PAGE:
Even though Punxsutawney Phil predicted an early spring this year, farmers in the groundhog’s home state of Pennsylvania shouldn’t expect to have their planters rolling for another few weeks.
"Planting will not start as soon as last year, due to cold and wet conditions here in late March," says Greg Roth, agronomist at Penn State University Extension. "We are getting a snowstorm in many areas today. I suspect a more traditional start to planting in mid-April."
He says some farmers may wait to start planting for other reasons, though. "Many farmers also have had bad experiences with real early planting in the last two years due to increased susceptibility to midsummer drought," he adds.
What kind of planting weather can farmers in that area be expecting? Roth says it’s too early to tell, but right now, the reports are looking favorable.
"Our last report from our meteorologist revealed that odds still favor above to well above normal precipitation in March (probably the second half of the month), and a mild and relatively dry April," he says.
According to USDA, the state’s corn acres have steadily increased over the past three years, from 1,350,000 in 2010 to 1,440,000 in 2012. Roth says he expects that trend to continue.
"Feed demands are high and local grain inventories seem low," he says. "The ethanol plant in Clearfield, Pa., continues to be a strong market. More on-farm grain storage has been built, making it easy for farmers to store more corn. The only downside to this is the stronger market for soybeans in the fall, which may draw some acres away from corn."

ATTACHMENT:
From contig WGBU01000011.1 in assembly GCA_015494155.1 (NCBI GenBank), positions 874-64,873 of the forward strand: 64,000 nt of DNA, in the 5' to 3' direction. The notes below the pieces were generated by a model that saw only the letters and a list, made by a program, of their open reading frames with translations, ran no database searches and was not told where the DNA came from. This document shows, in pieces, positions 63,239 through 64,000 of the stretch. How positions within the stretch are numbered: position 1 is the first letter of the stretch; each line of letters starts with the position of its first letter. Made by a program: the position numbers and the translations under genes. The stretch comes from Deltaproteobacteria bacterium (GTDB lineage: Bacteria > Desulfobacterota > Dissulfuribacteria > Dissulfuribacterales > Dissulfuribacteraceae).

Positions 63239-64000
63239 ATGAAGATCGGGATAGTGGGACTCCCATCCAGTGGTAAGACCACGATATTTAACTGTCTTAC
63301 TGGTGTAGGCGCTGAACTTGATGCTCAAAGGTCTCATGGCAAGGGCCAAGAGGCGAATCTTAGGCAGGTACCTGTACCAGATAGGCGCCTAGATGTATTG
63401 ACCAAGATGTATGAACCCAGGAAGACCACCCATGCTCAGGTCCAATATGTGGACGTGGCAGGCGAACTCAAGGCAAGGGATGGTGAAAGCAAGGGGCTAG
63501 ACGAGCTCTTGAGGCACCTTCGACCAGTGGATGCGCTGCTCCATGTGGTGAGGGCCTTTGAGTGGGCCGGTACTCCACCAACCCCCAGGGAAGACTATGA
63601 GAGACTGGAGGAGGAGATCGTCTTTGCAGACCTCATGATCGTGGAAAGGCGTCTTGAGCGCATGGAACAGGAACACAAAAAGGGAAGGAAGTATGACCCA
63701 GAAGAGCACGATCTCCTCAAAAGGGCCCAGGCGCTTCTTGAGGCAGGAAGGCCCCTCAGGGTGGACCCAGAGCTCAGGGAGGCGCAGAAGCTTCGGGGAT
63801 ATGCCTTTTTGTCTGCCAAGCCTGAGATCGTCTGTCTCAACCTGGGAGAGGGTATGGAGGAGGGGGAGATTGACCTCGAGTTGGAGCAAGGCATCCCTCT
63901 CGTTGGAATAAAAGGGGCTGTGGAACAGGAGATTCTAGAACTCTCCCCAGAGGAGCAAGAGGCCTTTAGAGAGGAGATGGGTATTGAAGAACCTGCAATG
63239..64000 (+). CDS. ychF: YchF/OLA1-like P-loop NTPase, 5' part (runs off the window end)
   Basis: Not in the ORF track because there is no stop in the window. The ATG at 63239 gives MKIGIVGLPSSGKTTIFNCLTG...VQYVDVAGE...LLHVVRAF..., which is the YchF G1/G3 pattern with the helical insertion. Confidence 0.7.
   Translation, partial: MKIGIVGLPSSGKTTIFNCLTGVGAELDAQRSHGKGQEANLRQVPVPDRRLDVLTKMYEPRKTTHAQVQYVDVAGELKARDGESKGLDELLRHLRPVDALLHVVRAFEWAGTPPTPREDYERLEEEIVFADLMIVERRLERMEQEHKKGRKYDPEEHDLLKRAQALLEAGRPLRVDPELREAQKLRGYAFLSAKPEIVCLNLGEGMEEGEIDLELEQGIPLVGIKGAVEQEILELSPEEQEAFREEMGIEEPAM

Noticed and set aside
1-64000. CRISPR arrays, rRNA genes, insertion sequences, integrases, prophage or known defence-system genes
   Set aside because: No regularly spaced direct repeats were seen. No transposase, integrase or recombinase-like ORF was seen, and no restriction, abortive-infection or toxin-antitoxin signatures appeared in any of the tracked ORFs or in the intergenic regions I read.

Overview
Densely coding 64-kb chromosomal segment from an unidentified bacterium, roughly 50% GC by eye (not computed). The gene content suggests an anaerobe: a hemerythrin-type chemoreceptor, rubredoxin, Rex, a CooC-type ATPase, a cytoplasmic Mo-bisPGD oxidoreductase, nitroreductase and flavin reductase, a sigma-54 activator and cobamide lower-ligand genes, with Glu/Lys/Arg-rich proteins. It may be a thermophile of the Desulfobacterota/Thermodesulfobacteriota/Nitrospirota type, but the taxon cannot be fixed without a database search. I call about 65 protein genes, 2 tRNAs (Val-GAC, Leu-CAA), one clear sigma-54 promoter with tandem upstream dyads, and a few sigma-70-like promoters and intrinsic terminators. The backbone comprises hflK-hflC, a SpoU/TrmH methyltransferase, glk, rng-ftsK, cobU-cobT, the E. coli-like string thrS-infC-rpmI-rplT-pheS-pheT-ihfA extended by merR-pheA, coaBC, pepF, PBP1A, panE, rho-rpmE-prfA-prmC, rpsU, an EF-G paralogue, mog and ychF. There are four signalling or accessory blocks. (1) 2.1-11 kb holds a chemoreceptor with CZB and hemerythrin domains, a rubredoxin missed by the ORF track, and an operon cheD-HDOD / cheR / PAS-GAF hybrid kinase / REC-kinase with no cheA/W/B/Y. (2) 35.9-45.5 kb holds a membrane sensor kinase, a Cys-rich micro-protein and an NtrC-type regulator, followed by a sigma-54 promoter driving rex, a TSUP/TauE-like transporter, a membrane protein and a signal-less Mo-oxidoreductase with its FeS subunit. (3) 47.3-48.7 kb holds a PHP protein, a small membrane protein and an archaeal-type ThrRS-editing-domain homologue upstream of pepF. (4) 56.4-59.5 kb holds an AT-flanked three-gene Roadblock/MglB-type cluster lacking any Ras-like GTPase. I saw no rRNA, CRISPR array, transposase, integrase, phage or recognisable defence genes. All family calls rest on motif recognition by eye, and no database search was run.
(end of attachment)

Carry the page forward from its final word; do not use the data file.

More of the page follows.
Soybean acreage in the state has held steady at 500,000 acres for the past three years, according to USDA. But Roth says the strong soybean market may change that.
"Soybeans may see an increase because of the good price prospects," he says. "There are generally high yields here, lower costs of production and lower price risk compared to corn."
Roth says grain farmers in the state are concerned about getting caught between high production costs and low prices. But, he adds, there are plenty of producers who could use a break.
"Many of our farms would welcome low corn prices since many of the dairy, hog and poultry producers are heavy feed consumers," he says. "Dairy farms in particular are being hit hard by the high feed costs and are concerned about potentially high corn prices in the fall. Dairy producers are more interested in maximizing production of grain and forage from their own acres to avoid costly feed purchases, and then developing a risk management plan to guard against low yields and high prices."
As a result, Roth predicts that forage crops such as oats, wheat, triticale and sorghum will likely see an acreage increase as well, as many farms try to ramp up forage production by double-cropping.